He Ran All the Way (1951) John Berry, John Garfield, Shelley Winters, Wallace Ford, Crime, Drama, Film-Noir
The uptight and dumb small time thief Nick Robey and his partner and only friend Al Molin steal $10,000.00 from a man, but the heist goes wrong. Al Molin is killed by a policeman and Nick shoots him in the spine. He hides out in a public swimming pool and meets the lonely spinster Peggy Dobbs in the water. Nick uses Peggy to lie low. He offers a ride in a taxi to her and she invites him to her apartment, where she introduces her family to him. When Nick discovers that he killed the cop, he decides to use Peggy’s apartment as hideout to wait the police manhunt cool down. When Nick finds that Peggy loves him, he invites her to leave town with him and asks her to buy a used car. However, Nick cannot trust anybody and believes Peggy has betrayed him.
Walk Softly, Stranger (1950) Robert Stevenson, Joseph Cotten, Alida Valli, Spring Byington, Crime, Film-Noir, Drama
A charming, smooth-talking gambler calling himself Chris Hale arrives in Ashton, home of the Corelli shoe factory. Claiming to have lived there as a boy, he soon ingratiates himself with the townspeople… including attractive heiress Elaine Corelli, wheelchair-bound since a recent accident. Chris, hoping to leave crime behind, seems to have excellent prospects; but of course, his past catches up with him…
Joe Sante wants to be the big man, and nobody is going stand in his way. In a world full of smoke, molls, shakedowns, muscle, and murder, Joe knows what he wants and how to get it. But can he disregard his poor old immigrant parents who are ashamed of his criminal life? Will he drag his sweet girlfriend into the life of the underworld? And most importantly, can Joe trust his mobster friends?
Deadline – U.S.A. (1952) Richard Brooks, Humphrey Bogart, Ethel Barrymore, Kim Hunter, Crime, Drama, Film-Noir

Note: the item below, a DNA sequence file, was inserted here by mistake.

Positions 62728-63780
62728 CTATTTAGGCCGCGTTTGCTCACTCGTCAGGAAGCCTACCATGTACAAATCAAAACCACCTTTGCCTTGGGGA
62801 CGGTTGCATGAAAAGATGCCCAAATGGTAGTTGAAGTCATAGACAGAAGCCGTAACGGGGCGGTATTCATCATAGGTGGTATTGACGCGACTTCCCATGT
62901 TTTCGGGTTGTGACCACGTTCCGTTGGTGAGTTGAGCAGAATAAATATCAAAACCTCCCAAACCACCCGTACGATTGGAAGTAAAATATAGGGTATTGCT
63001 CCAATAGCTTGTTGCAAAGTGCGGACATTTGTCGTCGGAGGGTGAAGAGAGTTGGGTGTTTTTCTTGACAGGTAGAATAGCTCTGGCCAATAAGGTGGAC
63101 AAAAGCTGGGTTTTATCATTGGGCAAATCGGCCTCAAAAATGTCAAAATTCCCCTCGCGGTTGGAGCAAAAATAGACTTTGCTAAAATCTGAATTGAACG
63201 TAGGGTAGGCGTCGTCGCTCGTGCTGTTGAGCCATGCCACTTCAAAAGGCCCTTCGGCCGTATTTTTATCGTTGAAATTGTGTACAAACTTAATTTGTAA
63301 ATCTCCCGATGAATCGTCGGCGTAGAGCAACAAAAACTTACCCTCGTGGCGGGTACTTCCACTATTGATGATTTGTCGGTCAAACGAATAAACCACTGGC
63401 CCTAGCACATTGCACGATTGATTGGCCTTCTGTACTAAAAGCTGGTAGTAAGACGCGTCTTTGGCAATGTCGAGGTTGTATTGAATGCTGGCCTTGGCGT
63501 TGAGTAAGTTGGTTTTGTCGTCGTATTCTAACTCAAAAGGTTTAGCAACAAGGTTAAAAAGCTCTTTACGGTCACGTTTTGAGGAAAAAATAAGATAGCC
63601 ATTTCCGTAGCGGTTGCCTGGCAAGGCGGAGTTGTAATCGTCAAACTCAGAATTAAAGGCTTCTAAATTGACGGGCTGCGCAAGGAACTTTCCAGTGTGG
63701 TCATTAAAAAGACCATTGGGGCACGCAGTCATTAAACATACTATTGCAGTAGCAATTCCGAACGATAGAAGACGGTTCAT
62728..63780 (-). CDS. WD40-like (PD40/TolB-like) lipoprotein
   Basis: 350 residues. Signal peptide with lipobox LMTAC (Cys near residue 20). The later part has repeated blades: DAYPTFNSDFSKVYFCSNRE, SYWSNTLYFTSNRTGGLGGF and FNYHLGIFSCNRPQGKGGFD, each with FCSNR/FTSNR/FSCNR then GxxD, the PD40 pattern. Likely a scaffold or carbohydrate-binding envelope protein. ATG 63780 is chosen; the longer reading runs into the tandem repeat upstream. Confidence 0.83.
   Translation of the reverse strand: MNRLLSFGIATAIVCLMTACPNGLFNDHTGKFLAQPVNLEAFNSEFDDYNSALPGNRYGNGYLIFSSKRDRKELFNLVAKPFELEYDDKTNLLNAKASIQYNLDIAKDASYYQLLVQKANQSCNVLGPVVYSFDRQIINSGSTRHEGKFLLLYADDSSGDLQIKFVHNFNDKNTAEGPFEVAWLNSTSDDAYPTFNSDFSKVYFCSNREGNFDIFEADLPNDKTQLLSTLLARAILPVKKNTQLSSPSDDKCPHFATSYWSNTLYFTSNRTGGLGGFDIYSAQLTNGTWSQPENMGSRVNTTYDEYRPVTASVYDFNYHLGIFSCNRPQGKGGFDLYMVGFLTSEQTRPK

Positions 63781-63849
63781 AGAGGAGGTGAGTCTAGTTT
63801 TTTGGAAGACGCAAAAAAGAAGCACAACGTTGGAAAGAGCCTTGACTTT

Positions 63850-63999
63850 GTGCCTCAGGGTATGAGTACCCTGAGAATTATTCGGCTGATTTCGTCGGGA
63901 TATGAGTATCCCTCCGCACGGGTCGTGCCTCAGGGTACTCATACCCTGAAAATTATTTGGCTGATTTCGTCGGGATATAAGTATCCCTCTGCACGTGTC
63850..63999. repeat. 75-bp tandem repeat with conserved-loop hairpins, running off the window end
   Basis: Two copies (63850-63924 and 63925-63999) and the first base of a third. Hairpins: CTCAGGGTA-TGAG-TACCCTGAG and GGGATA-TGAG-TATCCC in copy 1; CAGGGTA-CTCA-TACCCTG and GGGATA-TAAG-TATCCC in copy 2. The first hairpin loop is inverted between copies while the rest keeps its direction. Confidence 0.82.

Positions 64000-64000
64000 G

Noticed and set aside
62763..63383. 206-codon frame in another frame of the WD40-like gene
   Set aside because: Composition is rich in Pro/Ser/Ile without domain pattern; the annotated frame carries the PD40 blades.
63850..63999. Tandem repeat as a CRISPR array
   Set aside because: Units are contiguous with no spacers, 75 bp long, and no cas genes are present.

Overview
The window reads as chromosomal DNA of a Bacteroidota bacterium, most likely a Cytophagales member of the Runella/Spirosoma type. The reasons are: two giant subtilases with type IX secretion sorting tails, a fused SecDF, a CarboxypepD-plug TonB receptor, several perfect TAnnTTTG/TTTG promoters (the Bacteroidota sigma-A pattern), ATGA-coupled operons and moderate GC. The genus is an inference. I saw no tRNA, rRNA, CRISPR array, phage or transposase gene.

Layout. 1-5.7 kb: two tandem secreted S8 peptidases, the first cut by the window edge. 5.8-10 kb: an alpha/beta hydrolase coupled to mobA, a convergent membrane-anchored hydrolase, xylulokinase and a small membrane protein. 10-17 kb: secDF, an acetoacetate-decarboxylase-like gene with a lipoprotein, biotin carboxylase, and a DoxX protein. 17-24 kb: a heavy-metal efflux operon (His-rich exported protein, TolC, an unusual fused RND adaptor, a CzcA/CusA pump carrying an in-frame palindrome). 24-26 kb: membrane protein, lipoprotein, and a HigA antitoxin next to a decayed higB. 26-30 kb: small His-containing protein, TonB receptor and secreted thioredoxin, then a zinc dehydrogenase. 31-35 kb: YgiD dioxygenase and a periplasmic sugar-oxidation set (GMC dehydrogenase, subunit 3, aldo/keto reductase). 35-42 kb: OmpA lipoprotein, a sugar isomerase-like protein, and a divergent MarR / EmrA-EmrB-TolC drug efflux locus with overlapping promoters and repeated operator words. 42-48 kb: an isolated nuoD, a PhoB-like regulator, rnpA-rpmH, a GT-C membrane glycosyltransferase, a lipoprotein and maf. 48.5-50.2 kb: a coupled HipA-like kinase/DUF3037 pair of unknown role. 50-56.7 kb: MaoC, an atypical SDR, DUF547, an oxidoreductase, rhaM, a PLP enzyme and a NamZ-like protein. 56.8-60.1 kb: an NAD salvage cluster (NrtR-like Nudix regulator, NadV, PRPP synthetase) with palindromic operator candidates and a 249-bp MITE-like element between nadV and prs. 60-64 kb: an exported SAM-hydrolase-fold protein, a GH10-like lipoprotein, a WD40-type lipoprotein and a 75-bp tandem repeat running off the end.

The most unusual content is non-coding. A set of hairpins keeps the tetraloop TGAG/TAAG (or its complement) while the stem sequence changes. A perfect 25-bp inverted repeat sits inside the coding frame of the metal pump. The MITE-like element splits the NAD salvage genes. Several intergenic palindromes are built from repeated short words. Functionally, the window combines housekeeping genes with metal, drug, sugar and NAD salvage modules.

Ed Hutcheson, tough editor of the New York ‘Day’, finds that the late owner’s heirs are selling the crusading paper to a strictly commercial rival. At first he sees impending unemployment as an opportunity to win back his estranged wife Nora. But when a reporter, pursuing a lead on racketeer Rienzi, is badly beaten, Hutcheson is stung into a full fledged crusade against the gangster, hoping Rienzi can be tied to a woman’s murder…in the 3 issues before the end of ‘The Day.’
Whistle Stop (1946) Léonide Moguy, George Raft, Ava Gardner, Victor McLaglen, Crime, Drama, Film-Noir
Beautiful Mary returns to her small hometown after many years from Chicago wearing a mink coat and carrying an expensive cigarette case. Her arrival causes long standing enmities to surface between two of her old boyfriends, Kenny Veech, a loafing gambler, and debonair Lew Lentz, owner of a local nightclub. Their deep-seated animosity repeatedly results in antagonism and fights as they compete for Mary’s affections. Kenny’s friend Gitlo, a bartender in Lentz’ club, enlists Kenny in an aborted plan to rob Lentz of $15,000 in profits from sponsoring a local carnival. Lentz retaliates by framing both men for murder.
Vice Squad (1953) Arnold Laven, Edward G. Robinson, Paulette Goddard, K.T. Stevens, Crime, Drama, Film-Noir
When a police officer is shot arresting a car thief, Captain Barnaby uses his skills and contacts to track down the culprits and uncovers a bank heist plan in the process. Barnaby has no qualms about bending the law to achieve his ends, including trumped up charges to persuade his only witness to cooperate or detaining some call girls to coerce their madam to help him. In the meantime he deals with everyday police business, juggling seemingly trivial matters with more serious ones.